Since its inception Nintendo has been a console manufacturer, primarily focused on building and profiting from the hardware for gaming.
In fact, in a recent interview with Reuters, Serkan Toto, founder of Kantan Games, a Japanese game industry consultancy, said that Nintendo still regarded itself as a console maker and perceived mobile gaming to be the “junk food” of the game industry.
However, with the company’s recent success with Pokemon Go, it is facing pressure from investors such as Oasis Management to press for a change in strategy and move towards the world of mobile, said a Reuters article. A spokesperson from Nintendo also said the company’s three main objectives through mobile is to maximise exposure of the gaming brand’s intellectual properties to consumers, drive profits on mobile devices and create a synergy with its console business.
Nintendo’s president Satoru Iwata insisted, the move into mobile was not because Nintendo was losing its enthusiasm for the console business.
However, industry players Marketing spoke to agreed that Nintendo should move towards software creation for the world of mobile rather than focus on console. This is mainly because the mobile hardware industry is already densely populated and so creating a new phone like console would be a waste of resources.
Preetham Venkky, director of KRDS Singapore said, “The strategy to shift from hardware to include software is an ideal, and probably the only move for Nintendo.” He added that mobile screens have been one of the biggest disruptions and disruptors of the last decade in the industry.
“Instead of television, mobile is becoming the first screen for millennials and Gen Z’s as they are spending more time on mobile than they are on fixed devices such as television or desktop computers.”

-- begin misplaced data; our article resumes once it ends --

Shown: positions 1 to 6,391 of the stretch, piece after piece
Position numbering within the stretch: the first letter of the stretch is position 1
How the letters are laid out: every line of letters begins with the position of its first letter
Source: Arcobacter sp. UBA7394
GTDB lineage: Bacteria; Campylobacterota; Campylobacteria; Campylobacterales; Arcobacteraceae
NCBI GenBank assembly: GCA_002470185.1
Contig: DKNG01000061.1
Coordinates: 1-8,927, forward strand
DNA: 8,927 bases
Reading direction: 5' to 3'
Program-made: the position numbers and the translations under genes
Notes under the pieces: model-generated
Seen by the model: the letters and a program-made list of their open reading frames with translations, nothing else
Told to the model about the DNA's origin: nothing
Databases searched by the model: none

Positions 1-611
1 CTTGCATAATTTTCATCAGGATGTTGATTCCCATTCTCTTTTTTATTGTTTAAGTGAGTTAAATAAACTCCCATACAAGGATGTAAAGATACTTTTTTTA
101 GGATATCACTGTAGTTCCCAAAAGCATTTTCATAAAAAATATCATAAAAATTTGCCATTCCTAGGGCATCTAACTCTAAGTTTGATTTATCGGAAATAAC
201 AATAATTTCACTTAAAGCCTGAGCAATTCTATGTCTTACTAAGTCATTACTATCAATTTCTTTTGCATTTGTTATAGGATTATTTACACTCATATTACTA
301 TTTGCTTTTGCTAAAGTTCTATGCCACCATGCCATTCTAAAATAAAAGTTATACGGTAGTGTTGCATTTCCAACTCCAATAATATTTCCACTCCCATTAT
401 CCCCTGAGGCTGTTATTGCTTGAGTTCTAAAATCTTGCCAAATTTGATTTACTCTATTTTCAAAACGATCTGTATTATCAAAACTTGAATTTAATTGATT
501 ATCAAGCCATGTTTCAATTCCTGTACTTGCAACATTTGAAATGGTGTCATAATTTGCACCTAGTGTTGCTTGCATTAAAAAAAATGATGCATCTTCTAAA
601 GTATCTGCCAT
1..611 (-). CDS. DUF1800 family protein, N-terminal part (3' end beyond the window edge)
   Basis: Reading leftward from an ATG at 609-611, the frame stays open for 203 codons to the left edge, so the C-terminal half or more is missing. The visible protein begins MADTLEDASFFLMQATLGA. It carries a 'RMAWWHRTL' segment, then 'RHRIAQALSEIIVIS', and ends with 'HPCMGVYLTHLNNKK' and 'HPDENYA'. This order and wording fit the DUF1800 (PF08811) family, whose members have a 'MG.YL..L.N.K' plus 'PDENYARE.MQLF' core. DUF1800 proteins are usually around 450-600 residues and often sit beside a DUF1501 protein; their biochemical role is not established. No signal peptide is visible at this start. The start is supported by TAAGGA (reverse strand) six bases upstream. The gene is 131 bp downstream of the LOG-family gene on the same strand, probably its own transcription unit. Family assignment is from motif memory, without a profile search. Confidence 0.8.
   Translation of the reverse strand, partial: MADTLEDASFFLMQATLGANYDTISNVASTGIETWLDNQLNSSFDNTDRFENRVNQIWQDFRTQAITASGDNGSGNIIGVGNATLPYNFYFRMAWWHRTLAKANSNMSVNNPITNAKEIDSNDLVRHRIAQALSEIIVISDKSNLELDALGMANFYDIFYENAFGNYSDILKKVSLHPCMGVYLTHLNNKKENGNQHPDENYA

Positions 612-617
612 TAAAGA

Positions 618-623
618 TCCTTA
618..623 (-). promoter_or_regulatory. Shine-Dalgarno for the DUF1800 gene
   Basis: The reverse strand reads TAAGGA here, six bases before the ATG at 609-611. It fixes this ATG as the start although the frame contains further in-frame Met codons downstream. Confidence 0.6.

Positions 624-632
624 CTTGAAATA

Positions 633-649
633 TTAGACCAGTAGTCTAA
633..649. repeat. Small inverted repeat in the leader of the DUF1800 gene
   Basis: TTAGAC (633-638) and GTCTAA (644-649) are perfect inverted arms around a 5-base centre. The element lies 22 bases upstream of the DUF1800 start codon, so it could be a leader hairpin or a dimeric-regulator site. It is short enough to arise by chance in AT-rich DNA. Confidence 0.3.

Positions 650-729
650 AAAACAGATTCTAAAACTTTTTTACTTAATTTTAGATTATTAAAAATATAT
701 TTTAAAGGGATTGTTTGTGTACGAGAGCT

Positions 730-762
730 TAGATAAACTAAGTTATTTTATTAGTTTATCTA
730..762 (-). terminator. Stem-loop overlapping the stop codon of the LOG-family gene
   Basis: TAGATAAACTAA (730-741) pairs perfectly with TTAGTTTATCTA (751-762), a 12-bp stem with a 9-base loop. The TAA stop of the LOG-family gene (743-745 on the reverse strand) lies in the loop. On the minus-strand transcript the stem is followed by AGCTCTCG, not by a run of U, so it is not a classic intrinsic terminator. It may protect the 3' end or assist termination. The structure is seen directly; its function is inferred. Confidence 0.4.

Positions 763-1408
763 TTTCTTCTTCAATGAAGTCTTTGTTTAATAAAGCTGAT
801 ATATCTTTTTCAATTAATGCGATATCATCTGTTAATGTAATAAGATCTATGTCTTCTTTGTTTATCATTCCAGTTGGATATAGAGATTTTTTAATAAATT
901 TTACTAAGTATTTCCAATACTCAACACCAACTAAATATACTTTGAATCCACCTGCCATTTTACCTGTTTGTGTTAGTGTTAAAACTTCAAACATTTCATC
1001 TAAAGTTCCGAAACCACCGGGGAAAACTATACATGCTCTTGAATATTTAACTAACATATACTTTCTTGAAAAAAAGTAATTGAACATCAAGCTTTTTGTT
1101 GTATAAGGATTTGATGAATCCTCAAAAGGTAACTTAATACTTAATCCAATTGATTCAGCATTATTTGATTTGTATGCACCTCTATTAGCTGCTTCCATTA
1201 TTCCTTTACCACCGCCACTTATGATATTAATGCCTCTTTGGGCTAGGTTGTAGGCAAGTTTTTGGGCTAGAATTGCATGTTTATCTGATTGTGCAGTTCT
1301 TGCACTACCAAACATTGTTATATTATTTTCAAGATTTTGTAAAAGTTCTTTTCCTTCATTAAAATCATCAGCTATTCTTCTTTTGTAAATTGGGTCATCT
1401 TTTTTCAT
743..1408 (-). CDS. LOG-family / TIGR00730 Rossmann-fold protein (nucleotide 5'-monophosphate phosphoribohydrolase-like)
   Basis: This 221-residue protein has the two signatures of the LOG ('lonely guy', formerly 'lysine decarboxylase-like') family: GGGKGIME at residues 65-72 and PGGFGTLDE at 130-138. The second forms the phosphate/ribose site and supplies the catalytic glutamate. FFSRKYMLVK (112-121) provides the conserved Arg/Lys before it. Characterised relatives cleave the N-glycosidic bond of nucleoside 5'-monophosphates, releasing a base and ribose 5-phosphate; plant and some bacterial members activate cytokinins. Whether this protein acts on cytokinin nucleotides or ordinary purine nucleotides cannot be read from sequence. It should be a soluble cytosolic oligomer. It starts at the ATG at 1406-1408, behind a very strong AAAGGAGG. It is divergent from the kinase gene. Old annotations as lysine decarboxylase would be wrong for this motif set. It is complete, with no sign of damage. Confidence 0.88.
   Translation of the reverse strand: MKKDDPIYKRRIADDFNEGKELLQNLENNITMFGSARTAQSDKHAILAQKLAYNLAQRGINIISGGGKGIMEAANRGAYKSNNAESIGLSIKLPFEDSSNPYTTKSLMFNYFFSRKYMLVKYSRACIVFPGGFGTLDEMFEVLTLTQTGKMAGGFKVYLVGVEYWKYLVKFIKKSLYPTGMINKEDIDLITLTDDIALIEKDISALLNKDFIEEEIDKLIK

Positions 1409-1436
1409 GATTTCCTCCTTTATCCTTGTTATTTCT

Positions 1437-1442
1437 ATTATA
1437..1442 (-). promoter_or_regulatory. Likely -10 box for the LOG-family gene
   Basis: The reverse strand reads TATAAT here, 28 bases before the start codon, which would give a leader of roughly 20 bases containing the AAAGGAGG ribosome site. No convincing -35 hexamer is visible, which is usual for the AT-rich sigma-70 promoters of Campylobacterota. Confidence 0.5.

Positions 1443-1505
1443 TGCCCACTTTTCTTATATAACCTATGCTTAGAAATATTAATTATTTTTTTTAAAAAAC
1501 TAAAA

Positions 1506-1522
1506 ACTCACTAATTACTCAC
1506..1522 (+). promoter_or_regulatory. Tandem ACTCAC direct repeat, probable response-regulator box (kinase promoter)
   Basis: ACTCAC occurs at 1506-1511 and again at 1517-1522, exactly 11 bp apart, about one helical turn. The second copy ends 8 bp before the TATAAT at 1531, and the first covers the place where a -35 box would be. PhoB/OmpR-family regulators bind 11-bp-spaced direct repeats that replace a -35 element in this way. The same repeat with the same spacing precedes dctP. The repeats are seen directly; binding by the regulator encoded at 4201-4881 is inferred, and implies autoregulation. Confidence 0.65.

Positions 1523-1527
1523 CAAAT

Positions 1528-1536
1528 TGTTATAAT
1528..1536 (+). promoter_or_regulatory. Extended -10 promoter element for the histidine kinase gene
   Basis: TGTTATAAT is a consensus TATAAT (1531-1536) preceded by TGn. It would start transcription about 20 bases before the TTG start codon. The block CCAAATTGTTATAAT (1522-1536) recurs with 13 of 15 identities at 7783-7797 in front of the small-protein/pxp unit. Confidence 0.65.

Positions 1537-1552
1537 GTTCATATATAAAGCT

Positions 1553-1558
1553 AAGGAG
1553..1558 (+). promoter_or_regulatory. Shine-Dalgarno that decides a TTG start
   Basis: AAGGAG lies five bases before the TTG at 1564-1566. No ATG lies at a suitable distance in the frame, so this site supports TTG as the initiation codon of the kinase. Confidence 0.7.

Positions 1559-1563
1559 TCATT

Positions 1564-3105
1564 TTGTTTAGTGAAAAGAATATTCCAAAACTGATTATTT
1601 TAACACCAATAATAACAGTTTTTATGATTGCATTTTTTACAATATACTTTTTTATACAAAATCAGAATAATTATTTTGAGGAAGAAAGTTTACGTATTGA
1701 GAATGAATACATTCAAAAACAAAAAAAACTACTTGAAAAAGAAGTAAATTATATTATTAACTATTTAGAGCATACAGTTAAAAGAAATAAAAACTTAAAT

Prantik Mazumdar, managing partner at Happy Marketer, said Nintendo’s initial hesitance towards mobile gaming, was likely due to the fear of cannibalising its own console business. But he added that taking mobile seriously is the best move forward as “it is far better for Nintendo to disrupt its own business than let other competitors do so.”
Creating longevity in the world of mobile
Mobile games however, have been a hit and miss, with many gaming audiences losing interest once the hype wears off. It is also hard to capitalise on given that globally, only 15% of internet users say they have parted with their cash for a mobile game within the last month. As such, to grow a mobile gaming user base is not easy.
Venkky added Nintendo’s foray into mobile gaming would not come without challenges. But one way to ensure longevity is by acquiring popular games and companies.
“The best strategy it can take right now is to acquire companies which can allow them to create the software (games) needed to succeed in mobile gaming or undertake some majority investments on the lines of what they’ve done with Niantic,” Venkky added.
“Identifying the different and main revenue streams is also necessary,” added Mazumdar adding:
“Nintendo needs decide which revenue stream would be its primary source – for instance in-game purchases or sponsored locations.”